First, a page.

Most of the rest of the world regards Americans’ love affair over guns with feelings ranging from bemusement to horror. And many people are confused about why gun ownership is enshrined in the Bill of Rights. “Sure, freedom of speech and all that, and fair treatment in court, but guns?!? Why? So they can shoot bears in the woods? Sounds crazy.” It’s as if the Framers accidentally included hunting licenses among the civil liberties.

In that tradition, Dr. Shermer questions the unfettered access to weapons that may have led to relatively high rates of shooting injuries and deaths in America over the decades. If guns are causing this much destruction, perhaps they should be restricted after all.

Science can serve our purposes, but it can’t dictate them. It can provide us with reams of data — like the evidence on gun ownership and shootings — but it can’t tell us what we “should” do about that data. Ultimately, political and ethical stances are arbitrary — they’re normative and can’t be proved or disproved. Science is objective, which is superb for accuracy but useless in determining our basic moral beliefs. What we do and what we “should” do are often different things, and there’s nothing in science that can calculate the correct “should”.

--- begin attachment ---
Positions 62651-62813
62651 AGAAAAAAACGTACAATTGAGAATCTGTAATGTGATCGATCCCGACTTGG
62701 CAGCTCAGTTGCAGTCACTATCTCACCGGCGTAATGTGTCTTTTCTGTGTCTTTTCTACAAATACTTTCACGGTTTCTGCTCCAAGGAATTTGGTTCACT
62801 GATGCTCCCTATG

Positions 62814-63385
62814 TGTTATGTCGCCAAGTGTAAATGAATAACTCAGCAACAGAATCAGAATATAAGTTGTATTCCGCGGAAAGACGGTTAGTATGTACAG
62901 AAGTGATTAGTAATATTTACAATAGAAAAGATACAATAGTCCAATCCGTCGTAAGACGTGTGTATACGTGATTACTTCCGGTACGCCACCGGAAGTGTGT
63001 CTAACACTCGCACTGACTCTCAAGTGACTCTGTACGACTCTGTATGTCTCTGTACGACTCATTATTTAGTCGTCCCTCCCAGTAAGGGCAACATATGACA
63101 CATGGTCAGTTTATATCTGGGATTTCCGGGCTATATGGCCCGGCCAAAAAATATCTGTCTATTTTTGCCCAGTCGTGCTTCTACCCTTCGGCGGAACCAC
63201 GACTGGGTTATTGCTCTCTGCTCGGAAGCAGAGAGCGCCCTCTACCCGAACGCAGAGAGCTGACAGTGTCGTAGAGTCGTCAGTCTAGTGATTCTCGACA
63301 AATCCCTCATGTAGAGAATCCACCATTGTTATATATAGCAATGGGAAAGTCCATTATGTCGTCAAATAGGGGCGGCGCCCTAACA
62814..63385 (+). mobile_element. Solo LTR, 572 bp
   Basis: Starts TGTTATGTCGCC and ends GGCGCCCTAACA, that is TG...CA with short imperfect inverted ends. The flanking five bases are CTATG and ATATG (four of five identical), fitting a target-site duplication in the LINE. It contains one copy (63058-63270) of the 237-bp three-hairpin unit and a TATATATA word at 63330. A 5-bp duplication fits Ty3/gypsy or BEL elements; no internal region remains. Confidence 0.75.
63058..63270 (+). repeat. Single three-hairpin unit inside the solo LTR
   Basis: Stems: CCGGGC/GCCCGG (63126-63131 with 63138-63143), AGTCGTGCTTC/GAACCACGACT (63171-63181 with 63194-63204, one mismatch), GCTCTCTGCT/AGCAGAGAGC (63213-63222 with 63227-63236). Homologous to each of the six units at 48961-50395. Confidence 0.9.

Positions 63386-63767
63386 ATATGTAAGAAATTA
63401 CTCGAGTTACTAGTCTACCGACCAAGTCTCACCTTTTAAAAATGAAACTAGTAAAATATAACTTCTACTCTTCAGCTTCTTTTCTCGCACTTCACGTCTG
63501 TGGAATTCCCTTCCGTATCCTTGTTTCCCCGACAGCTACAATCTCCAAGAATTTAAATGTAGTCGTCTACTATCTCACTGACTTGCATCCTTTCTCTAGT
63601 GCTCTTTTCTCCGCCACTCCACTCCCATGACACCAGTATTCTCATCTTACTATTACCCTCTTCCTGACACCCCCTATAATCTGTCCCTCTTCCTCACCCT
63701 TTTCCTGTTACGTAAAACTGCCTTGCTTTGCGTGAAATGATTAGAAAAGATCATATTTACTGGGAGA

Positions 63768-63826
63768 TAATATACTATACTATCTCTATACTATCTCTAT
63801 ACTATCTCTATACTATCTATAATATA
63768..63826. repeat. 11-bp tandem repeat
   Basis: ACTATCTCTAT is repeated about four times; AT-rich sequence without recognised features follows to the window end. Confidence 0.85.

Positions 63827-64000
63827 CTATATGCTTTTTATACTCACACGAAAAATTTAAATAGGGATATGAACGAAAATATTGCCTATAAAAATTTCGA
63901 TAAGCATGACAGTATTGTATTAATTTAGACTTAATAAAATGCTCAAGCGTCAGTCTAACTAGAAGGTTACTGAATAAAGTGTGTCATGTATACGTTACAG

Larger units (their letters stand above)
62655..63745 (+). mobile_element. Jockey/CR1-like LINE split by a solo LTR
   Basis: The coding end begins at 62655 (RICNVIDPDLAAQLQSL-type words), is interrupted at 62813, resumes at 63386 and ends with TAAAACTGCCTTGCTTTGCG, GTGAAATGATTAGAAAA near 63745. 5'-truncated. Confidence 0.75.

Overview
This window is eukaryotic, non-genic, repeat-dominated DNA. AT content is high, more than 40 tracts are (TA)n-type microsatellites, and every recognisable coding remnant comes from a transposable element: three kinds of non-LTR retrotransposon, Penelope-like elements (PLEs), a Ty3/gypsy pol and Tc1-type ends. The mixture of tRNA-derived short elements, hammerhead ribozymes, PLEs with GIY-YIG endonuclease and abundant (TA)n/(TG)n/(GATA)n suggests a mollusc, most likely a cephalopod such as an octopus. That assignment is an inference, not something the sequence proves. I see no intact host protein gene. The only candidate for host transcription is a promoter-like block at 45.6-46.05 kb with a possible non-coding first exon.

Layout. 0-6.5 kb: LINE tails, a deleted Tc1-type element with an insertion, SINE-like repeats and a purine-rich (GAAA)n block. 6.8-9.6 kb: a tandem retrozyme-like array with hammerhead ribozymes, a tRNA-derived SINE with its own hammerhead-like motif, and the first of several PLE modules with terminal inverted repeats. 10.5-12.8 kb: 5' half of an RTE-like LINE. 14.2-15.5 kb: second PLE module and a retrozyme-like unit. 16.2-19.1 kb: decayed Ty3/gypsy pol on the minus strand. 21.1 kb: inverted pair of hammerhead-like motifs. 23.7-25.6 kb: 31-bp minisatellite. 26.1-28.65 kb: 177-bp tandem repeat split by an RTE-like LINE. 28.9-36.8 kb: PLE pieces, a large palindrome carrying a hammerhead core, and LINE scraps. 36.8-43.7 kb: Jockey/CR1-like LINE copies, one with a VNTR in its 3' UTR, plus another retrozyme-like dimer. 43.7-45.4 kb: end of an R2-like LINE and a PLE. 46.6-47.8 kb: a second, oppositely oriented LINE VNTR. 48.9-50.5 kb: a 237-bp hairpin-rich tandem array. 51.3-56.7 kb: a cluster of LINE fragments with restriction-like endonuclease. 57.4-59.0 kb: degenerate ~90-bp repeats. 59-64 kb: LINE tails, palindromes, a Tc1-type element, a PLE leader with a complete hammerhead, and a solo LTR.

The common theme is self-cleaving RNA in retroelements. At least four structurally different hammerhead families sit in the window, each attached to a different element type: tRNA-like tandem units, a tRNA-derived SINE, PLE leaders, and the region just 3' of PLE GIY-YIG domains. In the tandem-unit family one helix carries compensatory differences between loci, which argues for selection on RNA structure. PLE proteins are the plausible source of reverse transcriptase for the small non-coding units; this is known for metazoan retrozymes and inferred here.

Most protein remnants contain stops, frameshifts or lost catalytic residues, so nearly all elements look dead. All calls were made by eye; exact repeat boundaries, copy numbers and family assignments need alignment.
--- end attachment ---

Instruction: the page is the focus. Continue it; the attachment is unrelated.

The reason guns were included in the Bill of Rights wasn’t so people could get enough to eat from the forest. And it wasn’t so they could protect themselves from criminals. It’s included so that citizens can, in an emergency, resist a tyrannical central government, should one arise. If, say, a president, threatened with impeachment or a devastating re-election loss, responds by declaring martial law — setting forth draconian edicts and making mass arrests — who’s going to stop it? Who’s even going to slow it down, if no one is armed?

On the other hand, history is littered with the corpses of powerful central governments that overstepped their authority and were taken down by ragtag groups of rebels. The Arab Spring, for better or worse, is the latest example, where demonstrators, often beweaponed, helped topple repressive regimes. So it’s not a hopeless gesture to arm a free people.